Main research interests

Disease models

Due to its small size, high progeny and transparency, zebrafish became one of the star model organisms of developmental biology. And once its genome was sequenced, it was also revealed that 70% of human genes have fish equivalent (ortholog), what makes this small vertebrate species an excellent choice for modeling human disease.

The expansion of the zebrafish genetic toolkit with novel transgenesis and genome editing techniques created the right circumstances to develop models for specific human diseases. The fish equivalent of the respective human gene was silenced/knocked out, and the resulting mutant fish could be used to characterize the molecular changes related to the disease. As mutant fish can be created in high numbers, this model organism is ideal for testing a high number of drug precursors at once, which can greatly speed up the development of novel therapies as well.

We are involved in several projects to develop such models for (monogenic) genetic diseases.

Our main collaborations:

  • Kálmán Tory (Semmelweis University) leads the HAS-SU "Lendület" (Momentum) Nephrogenetic Laboratory, and we are collaborating to create models for nephrotic syndromes.
  • With the group of Mihály Kovács (ELTE, Dept. of Biochemistry) we study the role of RecQ helicases in vertebrate development.
  • together with András Váradi (HAS-RCNS) we created a model for the pseudoxanthoma elasticum (PXE) disease.
  • Gábor Pál (ELTE, Dept. of Biochemistry) and colleagues study to function of the human complement system, and the genes involved in this process.

Embryonic development and the stem cells of the visual system

One of the first hallmarks of embryonic development is the establishment of the future body axes. In the developing zebrafish embryo the anterio-posterior (AP) and dorsoventral (DV) axes can be distinguished by eye by the end of the gastrulation.

Thanks to the pioneering wokr of Hans Spemann and Hilde Mangold during the 1920s we understand that on the future dorsal side of the embryo a special tissue, the "organizer" forms early in development. This group of cells is capable instructing nearby tissues to form the body axis.

Using a special, "organizer-less" mutant, in our earlier work we identified several dozen genes that are activated during the development of the DV axis. We are still analysing several of these new candidates, to understand the role they play during these early stages of development.

During later development, cell divisions are slowed, but there are a few tissues that still contain highly proliferative cells. These are the precursors of the adult stem cells.

Unlike mammals which contain only a few bona fide stem cell populations in their brain, the central nervous system of a zebrafish contains many neural stem cells. Due to the presence of such cells the zebrafish can grow throughout its life, but also retains amazing regenerative capabilities.

Together with the groups ofSteve Wilson (University College London - UCL) and Kara Cerveny (Reed College) we study the stem cell populations residing in the optic tectum (OT) of zebrafish, searching for factors that can affect their proliferation.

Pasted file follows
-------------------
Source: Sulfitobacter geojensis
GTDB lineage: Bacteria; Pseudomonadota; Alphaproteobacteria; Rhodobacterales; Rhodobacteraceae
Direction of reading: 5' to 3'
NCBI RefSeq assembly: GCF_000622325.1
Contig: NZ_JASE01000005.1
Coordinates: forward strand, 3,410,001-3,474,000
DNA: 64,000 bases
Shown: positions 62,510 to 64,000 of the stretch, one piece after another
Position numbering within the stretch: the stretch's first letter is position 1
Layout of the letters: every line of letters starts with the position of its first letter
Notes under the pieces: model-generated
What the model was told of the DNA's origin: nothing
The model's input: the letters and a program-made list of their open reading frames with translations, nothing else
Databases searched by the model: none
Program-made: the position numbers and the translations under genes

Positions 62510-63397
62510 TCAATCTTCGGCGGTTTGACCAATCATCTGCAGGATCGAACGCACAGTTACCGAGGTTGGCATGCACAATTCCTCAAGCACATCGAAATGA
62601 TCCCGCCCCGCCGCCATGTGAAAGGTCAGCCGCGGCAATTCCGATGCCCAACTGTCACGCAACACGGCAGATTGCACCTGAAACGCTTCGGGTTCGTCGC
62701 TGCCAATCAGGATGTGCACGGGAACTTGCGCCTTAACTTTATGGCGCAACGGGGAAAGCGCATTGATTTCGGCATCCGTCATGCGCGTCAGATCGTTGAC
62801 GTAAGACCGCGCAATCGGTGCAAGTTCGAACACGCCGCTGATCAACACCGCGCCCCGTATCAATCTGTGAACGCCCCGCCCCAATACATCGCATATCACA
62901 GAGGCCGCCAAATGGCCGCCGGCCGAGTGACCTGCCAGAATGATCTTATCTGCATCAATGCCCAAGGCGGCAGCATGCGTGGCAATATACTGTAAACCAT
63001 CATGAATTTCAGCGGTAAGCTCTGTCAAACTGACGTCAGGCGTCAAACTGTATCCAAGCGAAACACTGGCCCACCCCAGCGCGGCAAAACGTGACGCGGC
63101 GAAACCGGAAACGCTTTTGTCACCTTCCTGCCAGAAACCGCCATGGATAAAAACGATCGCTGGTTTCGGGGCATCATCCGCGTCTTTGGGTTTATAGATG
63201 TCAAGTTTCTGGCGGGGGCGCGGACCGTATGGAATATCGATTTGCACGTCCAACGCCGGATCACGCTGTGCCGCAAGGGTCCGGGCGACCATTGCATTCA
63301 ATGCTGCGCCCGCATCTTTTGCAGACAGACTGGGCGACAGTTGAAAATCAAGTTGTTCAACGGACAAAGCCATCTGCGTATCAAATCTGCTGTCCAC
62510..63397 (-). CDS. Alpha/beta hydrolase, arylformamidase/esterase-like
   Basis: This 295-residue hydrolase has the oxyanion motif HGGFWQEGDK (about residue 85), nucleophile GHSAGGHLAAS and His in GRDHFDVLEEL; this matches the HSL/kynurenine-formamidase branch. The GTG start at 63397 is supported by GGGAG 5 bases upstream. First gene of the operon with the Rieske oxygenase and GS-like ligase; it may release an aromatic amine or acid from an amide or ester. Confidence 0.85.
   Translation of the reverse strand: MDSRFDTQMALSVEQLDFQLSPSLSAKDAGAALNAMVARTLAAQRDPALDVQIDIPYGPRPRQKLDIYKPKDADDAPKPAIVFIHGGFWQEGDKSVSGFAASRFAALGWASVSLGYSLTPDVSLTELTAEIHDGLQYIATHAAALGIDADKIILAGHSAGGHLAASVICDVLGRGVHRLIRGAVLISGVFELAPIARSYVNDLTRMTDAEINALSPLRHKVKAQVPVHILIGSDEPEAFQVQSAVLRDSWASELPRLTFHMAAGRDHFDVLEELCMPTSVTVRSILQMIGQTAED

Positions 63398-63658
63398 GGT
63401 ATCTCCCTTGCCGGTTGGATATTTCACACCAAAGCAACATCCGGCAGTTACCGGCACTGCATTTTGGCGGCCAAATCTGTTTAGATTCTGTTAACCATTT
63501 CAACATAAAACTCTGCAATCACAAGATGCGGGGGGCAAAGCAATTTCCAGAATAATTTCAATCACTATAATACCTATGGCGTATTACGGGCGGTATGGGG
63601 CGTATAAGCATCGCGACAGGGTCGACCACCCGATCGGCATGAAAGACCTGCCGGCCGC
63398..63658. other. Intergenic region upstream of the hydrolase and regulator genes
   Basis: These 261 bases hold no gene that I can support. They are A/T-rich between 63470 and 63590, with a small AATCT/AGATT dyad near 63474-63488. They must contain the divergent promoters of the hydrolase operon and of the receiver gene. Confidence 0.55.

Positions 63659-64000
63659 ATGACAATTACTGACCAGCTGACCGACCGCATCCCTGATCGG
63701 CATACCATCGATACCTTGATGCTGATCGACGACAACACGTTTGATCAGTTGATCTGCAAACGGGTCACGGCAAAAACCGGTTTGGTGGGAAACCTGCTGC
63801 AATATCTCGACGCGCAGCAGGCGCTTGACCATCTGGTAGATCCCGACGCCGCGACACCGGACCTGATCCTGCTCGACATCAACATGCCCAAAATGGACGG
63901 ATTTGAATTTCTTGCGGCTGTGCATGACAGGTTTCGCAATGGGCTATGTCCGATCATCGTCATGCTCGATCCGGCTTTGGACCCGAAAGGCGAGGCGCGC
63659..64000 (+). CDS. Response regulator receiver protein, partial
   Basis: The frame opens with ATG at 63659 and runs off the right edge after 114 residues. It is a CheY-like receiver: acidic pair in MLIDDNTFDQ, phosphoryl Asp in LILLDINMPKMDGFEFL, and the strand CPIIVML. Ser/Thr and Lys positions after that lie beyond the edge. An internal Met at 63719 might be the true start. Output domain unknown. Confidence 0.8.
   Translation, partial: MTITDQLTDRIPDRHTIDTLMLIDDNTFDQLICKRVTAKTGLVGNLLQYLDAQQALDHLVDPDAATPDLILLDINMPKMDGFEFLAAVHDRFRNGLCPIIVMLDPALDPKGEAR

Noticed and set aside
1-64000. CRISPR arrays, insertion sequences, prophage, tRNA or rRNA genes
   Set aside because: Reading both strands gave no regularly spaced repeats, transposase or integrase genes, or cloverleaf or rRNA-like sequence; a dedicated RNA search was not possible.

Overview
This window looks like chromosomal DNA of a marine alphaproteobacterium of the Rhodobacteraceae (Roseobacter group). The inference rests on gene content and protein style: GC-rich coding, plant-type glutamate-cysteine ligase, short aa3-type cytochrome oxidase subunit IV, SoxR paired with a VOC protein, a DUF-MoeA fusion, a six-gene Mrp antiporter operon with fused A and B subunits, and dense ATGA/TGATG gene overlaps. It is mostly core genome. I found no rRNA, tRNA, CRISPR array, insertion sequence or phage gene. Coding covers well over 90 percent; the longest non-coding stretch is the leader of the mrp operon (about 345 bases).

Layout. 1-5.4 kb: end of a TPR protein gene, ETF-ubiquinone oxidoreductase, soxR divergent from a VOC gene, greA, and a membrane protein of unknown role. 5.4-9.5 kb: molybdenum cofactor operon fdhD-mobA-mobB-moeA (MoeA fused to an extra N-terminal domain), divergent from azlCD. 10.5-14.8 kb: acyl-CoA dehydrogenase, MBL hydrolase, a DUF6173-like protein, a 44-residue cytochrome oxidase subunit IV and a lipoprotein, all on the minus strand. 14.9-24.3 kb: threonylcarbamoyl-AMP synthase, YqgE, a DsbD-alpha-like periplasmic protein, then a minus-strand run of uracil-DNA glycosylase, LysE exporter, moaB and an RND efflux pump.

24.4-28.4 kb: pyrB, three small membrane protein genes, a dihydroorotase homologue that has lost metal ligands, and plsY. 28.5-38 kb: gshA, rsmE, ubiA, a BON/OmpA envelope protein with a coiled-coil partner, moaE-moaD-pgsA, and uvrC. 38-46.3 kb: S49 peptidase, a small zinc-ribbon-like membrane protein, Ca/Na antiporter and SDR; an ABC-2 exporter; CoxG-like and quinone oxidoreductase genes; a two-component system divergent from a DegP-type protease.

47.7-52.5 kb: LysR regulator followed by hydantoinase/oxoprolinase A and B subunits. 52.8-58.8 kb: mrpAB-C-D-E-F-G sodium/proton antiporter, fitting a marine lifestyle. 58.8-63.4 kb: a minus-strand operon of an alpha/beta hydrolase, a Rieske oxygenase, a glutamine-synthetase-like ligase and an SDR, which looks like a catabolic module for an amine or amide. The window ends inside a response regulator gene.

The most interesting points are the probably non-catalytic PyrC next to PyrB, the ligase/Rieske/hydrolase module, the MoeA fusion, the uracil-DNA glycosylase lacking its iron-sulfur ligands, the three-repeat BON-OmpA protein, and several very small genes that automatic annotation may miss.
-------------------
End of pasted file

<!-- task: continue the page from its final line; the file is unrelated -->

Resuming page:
Other research interests

Autophagy

With the group of Tibor Vellai we aim to develop novel genetic tools that would help us to study the process of cellular self-digestion, aka. (macro)autophagy in zebrafish.

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Optopharmacology

The group of András Málnási-Csizmadia has developed a highly innovative novel approach to activate reagents in subfemtoliter volumes. The Molecular Tatto has great promise for future research, and we are providing them with fish models to test their reagents.

Behaviour and neural circuits

We collaborate with several groups of HAS-IEM to study, what kind of neural processes and circuits regulate the behaviour of zebrafish larvae, and how can we affect them.


Recent publications:

  • Máté Varga (2018) The Doctor of Delayed Publications: The Remarkable Life of George Streisinger (1927–1984) ZEBRAFISH DOI: 10.1089/zeb.2017.1531
  • Kitti Csályi, Dávid Fazekas, Tamás Kadlecsik, Dénes Türei, Leila Gul, Balázs Horváth, Dezső Módos, AmandaDemeter, Nóra Pápai, Katalin Lenti, Péter Csermely, Tibor (2016) SignaFish: a zebrafish-specific signaling pathway resource. ZEBRAFISH 13(6): 541-544.
  • Várkuti BH, Képiró M, Horváth IÁ, Végner L, Zsigmond Á, Hegyi G, Varga M, Málnási-Csizmadia A (2016) A highly soluble, non-phototoxic, non fluorescent blebbistatin 6: 26141.
  • Papp D, Kovács T, Billes V, Varga M, Tarnóci A, Hackler L Jr, Puskás LG, Liliom H, Tárnok K, Schlett K, Borsy A, Pádár Z, Kovács AL, Hegedűs K, Juhász G, Komlós (2016) AUTEN-67, an autophagy-enhancing drug candidate with potent antiaging and neuroprotective effects. AUTOPHAGY. 12(2):273-286.
  • Képiró M, Várkuti BH, Rauscher AA, Kellermayer MS, Varga M, Málnási-Csizmadia A (2015) Molecular tattoo: subcellular confinement of drug effects. CHEMISTRY&BIOLOGY 22(4):548-58.
  • Máté Varga, Miklós Sass, Diána Papp, Krisztina Takács-Vellai, Daniel J Klionsky, Tibor Vellai (2014) Autophagy is required for zebrafish caudal fin regeneration, CELL DEATH AND DIFFERENTIATION 21: (4) pp. 547-556.
  • Fodor E, Zsigmond A, Horvath B, Molnar J, Nagy I, Tóth G, Wilson SW, Varga M (2013) Full Transcriptome Analysis of Early Dorsoventral Patterning in Zebrafish, PLOS ONE 8: (7) 13 p. Paper e70053

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